Yes it is everything I thought it would be and more … in a good way of course. I love it! As to my working hours, at first it was more hours to get things up and running. Now I have a good work-life balance taking time out to do the things I love like walking and working the hours I need to keep all the plates spinning. The flexibility works well for me.
What app or website could you not run your business without, and why?
Oh now that’s a difficult one; I should say one of the Cloud Accounting Apps really but I would have to say the iStock for my images which I use on my social media and blogs. I have a monthly subscription which gives me a number of images that I can use. That way I steer clear of any copyright issues and my accounting content becomes a little more interesting; well that’s the hope!
What advice would you give to anyone who wants to start a freelance business, specifically in your field?
It’s hard work. Whatever business you start will be hard work. Some say that I’m lucky with my business; I find that the harder I work the luckier I get!
Starting an accountancy practice is no different to any other business; you’ve got to be able to manage the full life cycle of the business; marketing, selling, converting clients, delivering the work as well as the billing and operations. It is not just about doing a set of accounts or a tax return.
Added to that you’ve got to keep up to date with a huge amount of laws and regulations with the potential for clients to take action against you if you get something wrong.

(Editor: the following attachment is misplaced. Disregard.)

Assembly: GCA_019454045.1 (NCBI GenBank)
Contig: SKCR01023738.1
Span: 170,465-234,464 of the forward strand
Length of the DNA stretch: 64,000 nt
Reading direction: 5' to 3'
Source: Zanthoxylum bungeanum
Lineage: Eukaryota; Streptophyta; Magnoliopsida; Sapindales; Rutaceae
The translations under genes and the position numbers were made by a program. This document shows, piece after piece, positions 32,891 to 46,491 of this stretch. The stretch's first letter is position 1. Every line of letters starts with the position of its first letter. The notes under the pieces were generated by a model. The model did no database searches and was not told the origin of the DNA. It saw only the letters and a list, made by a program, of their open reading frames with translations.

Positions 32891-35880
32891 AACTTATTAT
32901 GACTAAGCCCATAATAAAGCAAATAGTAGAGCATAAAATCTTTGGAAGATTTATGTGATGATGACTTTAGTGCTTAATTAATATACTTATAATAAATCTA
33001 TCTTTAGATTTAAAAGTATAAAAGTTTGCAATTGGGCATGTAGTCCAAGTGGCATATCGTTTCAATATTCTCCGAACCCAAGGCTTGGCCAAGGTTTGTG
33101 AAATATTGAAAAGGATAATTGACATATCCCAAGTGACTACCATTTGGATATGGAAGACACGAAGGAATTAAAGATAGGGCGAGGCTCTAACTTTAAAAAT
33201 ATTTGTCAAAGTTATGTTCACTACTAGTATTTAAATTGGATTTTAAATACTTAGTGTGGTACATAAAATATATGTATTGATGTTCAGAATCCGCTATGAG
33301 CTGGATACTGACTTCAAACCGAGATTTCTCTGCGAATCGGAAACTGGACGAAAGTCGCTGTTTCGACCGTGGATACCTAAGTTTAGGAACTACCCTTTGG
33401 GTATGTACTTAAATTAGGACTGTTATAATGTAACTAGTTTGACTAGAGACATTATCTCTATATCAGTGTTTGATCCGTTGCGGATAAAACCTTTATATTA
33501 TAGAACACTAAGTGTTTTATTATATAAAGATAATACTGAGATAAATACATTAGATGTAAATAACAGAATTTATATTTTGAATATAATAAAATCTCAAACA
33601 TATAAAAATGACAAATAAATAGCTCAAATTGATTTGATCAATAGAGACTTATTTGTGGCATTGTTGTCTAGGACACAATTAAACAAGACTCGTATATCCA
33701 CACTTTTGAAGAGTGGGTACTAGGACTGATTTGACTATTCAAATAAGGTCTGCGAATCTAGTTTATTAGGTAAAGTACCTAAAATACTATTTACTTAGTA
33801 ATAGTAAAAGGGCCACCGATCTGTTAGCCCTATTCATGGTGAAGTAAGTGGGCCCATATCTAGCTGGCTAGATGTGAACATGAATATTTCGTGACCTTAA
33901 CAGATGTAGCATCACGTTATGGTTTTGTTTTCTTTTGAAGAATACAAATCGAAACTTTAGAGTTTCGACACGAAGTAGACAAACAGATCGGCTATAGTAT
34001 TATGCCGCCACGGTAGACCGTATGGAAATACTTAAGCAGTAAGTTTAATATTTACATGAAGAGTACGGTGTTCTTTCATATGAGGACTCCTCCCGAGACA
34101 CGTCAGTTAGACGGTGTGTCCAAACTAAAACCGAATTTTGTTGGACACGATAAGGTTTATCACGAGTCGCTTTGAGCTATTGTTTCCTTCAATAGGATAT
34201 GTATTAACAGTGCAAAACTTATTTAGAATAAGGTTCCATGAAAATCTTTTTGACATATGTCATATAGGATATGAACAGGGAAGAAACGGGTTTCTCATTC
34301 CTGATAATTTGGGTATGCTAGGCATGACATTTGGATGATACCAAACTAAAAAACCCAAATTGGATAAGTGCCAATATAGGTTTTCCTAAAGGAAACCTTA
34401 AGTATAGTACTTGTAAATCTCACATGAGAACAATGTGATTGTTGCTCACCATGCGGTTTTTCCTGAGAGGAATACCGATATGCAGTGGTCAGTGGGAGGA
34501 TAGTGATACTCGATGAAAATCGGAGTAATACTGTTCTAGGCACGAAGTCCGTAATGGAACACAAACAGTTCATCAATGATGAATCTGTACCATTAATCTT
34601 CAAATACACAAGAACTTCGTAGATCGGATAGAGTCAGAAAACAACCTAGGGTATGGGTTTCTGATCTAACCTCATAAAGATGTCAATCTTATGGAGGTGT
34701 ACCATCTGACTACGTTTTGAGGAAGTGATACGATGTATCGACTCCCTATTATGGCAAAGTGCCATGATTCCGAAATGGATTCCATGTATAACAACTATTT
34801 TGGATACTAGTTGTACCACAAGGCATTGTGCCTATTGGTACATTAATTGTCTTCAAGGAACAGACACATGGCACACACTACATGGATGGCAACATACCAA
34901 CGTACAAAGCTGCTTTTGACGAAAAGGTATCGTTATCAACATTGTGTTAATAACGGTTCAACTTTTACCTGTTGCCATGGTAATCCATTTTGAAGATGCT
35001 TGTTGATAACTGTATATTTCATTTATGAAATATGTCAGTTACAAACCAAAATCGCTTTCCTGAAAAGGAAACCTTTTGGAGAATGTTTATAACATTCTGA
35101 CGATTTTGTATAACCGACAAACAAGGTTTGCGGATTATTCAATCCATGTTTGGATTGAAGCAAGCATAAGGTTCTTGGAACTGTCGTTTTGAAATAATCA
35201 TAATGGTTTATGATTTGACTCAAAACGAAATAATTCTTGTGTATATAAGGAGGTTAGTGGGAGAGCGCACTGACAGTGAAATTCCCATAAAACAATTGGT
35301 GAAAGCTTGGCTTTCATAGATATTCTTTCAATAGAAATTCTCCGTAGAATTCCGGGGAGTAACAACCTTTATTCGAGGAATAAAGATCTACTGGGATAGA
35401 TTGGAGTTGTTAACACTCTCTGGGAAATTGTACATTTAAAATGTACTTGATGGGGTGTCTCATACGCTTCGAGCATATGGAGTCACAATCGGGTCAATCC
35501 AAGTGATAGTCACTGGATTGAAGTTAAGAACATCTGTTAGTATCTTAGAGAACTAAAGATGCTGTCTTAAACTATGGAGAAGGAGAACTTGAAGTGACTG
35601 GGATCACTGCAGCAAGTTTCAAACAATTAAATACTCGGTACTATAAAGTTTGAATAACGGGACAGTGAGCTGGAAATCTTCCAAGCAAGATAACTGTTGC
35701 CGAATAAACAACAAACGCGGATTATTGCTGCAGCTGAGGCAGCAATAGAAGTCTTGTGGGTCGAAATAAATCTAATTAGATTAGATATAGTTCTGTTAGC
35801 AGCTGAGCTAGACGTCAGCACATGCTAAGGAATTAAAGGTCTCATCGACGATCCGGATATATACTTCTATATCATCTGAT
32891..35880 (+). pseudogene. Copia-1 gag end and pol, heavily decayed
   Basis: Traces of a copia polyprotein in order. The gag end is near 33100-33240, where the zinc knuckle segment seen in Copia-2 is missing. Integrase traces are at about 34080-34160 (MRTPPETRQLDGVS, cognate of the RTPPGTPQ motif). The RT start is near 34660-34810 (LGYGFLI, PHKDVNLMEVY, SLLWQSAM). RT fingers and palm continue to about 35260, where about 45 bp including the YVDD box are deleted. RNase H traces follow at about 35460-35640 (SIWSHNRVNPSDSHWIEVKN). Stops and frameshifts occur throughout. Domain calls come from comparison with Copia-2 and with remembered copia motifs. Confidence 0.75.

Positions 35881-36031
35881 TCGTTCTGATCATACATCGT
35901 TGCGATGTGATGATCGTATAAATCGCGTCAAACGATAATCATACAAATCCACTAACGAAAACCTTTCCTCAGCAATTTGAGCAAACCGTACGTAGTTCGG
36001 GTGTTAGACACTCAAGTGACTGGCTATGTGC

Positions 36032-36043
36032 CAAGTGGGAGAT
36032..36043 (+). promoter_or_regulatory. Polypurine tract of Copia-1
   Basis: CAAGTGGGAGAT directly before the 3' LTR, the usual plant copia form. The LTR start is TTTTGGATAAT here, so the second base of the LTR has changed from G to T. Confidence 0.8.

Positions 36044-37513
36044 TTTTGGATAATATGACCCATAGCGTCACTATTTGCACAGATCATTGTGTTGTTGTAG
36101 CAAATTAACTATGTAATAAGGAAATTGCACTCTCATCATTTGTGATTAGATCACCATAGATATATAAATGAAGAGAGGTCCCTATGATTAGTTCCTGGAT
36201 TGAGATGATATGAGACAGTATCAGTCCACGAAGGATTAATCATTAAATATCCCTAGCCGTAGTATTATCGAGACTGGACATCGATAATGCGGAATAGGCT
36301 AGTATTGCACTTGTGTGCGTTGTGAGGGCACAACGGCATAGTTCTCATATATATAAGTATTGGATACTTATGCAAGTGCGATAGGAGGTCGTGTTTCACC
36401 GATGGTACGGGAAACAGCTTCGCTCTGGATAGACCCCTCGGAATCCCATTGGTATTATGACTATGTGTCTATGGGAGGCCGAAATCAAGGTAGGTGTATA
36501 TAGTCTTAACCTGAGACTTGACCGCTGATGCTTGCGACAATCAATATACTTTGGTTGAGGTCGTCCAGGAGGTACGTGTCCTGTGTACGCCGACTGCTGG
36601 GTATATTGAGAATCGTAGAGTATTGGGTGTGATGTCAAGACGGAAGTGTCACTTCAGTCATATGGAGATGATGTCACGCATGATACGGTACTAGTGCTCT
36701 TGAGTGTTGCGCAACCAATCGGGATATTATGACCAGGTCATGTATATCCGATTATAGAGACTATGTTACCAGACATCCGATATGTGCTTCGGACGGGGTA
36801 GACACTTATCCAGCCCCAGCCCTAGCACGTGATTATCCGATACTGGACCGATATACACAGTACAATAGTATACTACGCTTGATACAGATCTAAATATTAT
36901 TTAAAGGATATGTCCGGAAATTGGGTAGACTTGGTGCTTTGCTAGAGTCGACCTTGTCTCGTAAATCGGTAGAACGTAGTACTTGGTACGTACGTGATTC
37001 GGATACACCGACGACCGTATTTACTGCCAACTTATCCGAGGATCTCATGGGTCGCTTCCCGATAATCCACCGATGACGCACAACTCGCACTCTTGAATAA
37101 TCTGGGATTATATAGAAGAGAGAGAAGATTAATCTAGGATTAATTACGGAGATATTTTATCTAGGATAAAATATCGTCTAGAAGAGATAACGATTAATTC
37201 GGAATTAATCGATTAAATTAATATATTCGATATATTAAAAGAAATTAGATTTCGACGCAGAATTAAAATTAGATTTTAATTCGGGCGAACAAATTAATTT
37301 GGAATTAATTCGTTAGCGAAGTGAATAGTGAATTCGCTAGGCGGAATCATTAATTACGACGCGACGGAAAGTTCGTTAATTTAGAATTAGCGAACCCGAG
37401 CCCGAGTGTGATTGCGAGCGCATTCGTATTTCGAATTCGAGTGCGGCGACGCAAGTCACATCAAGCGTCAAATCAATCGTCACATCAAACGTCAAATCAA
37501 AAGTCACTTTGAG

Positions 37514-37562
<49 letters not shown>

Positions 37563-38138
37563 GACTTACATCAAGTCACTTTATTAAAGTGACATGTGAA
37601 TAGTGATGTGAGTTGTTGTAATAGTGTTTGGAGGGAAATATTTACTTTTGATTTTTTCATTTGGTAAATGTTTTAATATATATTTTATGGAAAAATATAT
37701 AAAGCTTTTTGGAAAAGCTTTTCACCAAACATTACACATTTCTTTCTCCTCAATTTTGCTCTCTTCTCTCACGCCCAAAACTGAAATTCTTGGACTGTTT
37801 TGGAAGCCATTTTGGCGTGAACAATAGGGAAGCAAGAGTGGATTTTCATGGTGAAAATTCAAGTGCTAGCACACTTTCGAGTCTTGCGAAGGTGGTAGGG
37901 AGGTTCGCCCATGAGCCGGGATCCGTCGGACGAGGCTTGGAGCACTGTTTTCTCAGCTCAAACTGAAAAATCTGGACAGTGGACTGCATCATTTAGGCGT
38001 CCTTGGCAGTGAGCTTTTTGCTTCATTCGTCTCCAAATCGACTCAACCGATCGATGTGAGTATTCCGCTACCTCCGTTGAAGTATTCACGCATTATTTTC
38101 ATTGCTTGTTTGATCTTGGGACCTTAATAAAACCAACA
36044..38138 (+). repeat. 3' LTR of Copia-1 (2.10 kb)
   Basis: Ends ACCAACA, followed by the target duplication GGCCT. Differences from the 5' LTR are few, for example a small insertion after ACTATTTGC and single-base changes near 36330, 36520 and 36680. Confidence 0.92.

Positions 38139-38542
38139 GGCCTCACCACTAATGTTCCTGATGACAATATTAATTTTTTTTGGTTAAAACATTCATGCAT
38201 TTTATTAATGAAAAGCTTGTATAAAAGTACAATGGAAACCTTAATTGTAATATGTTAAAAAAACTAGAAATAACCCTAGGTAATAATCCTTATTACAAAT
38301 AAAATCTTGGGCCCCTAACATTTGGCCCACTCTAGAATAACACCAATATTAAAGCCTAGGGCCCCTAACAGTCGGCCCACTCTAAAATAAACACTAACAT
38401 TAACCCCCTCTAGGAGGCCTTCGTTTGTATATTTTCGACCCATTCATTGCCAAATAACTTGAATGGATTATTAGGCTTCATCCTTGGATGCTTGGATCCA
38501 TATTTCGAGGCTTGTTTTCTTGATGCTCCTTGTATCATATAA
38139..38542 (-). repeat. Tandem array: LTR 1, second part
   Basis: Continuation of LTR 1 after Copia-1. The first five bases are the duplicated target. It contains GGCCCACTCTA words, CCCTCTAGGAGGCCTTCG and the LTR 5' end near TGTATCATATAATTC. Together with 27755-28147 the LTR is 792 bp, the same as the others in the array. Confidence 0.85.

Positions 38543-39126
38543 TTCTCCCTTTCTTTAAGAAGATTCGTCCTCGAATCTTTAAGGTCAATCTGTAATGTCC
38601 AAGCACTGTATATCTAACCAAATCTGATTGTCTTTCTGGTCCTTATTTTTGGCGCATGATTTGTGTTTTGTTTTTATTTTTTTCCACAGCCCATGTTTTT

Whilst the accountancy profession is not regulated there are standards that you must adhere to. I’d always advise someone starting out in accountancy to work within the limits of their experience. Don’t take on work that you are not “qualified” to do. If you’re not comfortable with some of the non technical skills you may need to look at other ways of working bearing in mind the cost of doing so. Accountancy is a very crowded market. You need to be able to stand out from the crowd, in a good way of course.
What are the most notable things you have learnt since starting your business; either about running a business or about yourself?
Just how impatient I am and how much I hate someone telling me that something cannot be done or it won’t work. If someone says that to me I must admit to taking it as a dare to prove them wrong!
What is it about being a freelancer that you most enjoy?
No day is ever the same as the one before or the one after. I love the variety and flexibility knowing that I am being rewarded for the hard work that I put in.
What do you enjoy the least about being a freelancer?
Now this is the question that I had to think about the hardest. I guess that sometimes the life of a freelancer can be lonely; you can miss out on the interaction of an office environment. But then I remember that I didn’t much like the office environment; the gossip, the moaning, the Christmas do and goodness knows what else.
These days I put effort into making sure my social life is good. That is where I get my social interaction from; being with people that I choose to be with doing the things I enjoy. A nice balance.
What is your ultimate professional goal as a freelancer?
To continue doing what I do and loving it. As the retirement age gets later and later I believe that many of us, me included, will need to continue to work until goodness knows when. For me it is about re-defining work into something which is not a four letter word if you get my drift.
Life no longer includes work and play; rather life includes a set of things that I do which I enjoy. Some earn money. Others cost me money … that’s my life and long may that balance continue.
What one thing do you wish you had known before you became a freelancer?
That I was well capable of doing it … I’m not sure why I didn’t take the plunge much sooner!
You can connect with Elaine at: